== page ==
Docere, Delectare, Movere, Soul-Learning, Reflexivity and the Third Classroom by Angela Voss
In ’Reenchanting the Academy, eds A. Voss & S. Wilson, Auckland & Seattle: Rubedo Press, 113-138
‘It is as if we can study everything about religion, except what makes it fiercely religious’ observes Rice University religious studies professor Jeffrey Kripal. Well, what does make religion fiercely religious? Should this highly-charged, sensual, devotional, or emotive impulse indeed find a place in academic studies?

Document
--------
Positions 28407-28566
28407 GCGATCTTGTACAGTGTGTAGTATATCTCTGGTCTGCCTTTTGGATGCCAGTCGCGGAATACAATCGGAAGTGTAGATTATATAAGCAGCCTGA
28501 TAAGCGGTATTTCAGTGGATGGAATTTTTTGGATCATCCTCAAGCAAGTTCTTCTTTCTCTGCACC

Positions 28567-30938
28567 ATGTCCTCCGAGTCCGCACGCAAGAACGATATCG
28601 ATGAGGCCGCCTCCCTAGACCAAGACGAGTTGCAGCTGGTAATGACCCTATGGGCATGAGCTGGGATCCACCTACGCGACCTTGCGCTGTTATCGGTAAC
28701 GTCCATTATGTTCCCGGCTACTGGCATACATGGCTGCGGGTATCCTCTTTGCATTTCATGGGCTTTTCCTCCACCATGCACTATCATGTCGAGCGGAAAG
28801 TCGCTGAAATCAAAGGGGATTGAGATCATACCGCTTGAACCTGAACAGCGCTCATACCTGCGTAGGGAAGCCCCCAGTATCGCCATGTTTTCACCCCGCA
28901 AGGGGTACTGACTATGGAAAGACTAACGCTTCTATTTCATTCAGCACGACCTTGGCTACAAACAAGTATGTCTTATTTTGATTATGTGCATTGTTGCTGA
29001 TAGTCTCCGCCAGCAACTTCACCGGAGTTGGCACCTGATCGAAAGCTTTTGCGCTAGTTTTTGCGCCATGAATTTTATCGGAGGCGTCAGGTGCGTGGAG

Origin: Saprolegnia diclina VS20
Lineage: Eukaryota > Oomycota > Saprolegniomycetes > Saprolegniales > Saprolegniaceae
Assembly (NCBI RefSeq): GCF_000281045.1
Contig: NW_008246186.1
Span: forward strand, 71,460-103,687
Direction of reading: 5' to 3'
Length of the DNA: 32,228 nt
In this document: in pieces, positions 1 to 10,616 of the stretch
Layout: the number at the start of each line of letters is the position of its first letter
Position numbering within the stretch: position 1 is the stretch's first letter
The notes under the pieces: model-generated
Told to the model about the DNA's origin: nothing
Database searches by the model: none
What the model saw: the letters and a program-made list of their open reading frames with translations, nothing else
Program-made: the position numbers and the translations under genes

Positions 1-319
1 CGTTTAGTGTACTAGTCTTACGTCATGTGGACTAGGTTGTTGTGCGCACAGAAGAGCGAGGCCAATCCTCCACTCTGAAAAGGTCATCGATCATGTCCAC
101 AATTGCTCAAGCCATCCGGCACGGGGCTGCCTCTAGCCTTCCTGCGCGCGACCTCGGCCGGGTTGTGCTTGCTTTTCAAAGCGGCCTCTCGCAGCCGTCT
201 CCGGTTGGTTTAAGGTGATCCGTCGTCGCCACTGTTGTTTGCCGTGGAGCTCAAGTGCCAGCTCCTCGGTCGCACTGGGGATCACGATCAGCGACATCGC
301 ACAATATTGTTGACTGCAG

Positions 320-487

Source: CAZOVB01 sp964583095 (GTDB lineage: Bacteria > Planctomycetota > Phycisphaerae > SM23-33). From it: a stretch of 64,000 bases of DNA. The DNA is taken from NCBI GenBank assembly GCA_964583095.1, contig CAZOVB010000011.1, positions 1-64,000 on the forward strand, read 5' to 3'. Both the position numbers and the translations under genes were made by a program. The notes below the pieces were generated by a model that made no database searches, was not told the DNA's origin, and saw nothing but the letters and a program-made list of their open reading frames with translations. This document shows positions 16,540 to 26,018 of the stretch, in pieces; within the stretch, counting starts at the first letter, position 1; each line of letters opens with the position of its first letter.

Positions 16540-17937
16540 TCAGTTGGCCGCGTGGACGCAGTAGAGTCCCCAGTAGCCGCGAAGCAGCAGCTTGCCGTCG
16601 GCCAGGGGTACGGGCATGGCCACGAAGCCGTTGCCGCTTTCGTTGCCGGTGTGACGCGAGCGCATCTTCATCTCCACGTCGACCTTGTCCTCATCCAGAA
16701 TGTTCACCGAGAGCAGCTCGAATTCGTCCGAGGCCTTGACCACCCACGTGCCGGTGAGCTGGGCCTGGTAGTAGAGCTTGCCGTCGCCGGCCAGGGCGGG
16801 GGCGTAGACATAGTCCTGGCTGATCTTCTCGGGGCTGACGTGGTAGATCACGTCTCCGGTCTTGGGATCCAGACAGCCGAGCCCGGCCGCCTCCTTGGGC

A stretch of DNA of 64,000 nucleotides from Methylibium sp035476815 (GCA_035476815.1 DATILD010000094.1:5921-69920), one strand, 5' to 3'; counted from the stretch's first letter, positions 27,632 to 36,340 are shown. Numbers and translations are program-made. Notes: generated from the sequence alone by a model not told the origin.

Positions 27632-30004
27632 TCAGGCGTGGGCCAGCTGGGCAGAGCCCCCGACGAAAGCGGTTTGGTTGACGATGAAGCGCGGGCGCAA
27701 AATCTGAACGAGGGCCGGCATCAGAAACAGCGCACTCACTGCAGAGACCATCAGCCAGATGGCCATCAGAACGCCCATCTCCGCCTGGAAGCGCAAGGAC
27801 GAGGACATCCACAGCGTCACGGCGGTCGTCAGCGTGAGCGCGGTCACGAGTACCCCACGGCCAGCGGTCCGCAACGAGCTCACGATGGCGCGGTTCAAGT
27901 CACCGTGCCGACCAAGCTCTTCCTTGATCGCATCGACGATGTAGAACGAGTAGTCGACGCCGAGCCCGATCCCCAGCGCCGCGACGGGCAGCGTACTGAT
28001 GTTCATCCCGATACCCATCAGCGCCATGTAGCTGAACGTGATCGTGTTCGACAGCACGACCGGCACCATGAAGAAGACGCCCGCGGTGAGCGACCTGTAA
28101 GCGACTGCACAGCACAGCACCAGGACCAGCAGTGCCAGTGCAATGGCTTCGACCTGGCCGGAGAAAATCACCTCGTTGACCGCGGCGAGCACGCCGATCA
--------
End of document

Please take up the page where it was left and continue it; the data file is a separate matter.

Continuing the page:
In this chapter I will direct the theme of re-enchanting the academy towards an exploration of ‘fierce religiousness’, not only in relation to the study of spirituality, but also as an intrinsic part of all experiences which make us aware of a deeper, mysterious, or extraordinary dimension of reality, experiences which we may label paranormal, visionary, erotic or inspirational. Such an intuitive or imaginative apprehension of something other than the consensus norm can be shocking, even life-changing, and may arise from engaging deeply with texts, images, and music which are explicitly concerned with awakening a mysterious and elusive sense which we could term ‘sacred’. Narratives such as scripture and poetry, cultural mythologies, or the symbolic writings and images of our esoteric wisdom traditions (for example Kabbalah, astrology, alchemy, or magic) all carry this potential because they speak in figurative language in order to evoke meaning through engaging the imagination. But they also require interpretation through engaging the rational mind, and therefore carry great potential for bringing intuitive apprehension and critical analysis into a harmonious relationship. I want to show that moments of awe, love, desire, or awakening do not have to be left outside the classroom, but can give rise to a learning process which is hermeneutically rich and personally transformative. Indeed, I find connections here with both contemporary explorations of the cultivation of spirituality and wisdom in higher education, and with the transpersonal branch of the transformative learning movement, and I would suggest that the principles I will discuss could apply to all human learning contexts, insofar as they might aim to achieve a balanced relationship between the representation of knowledge as information, and its living presence as an internally realised truth.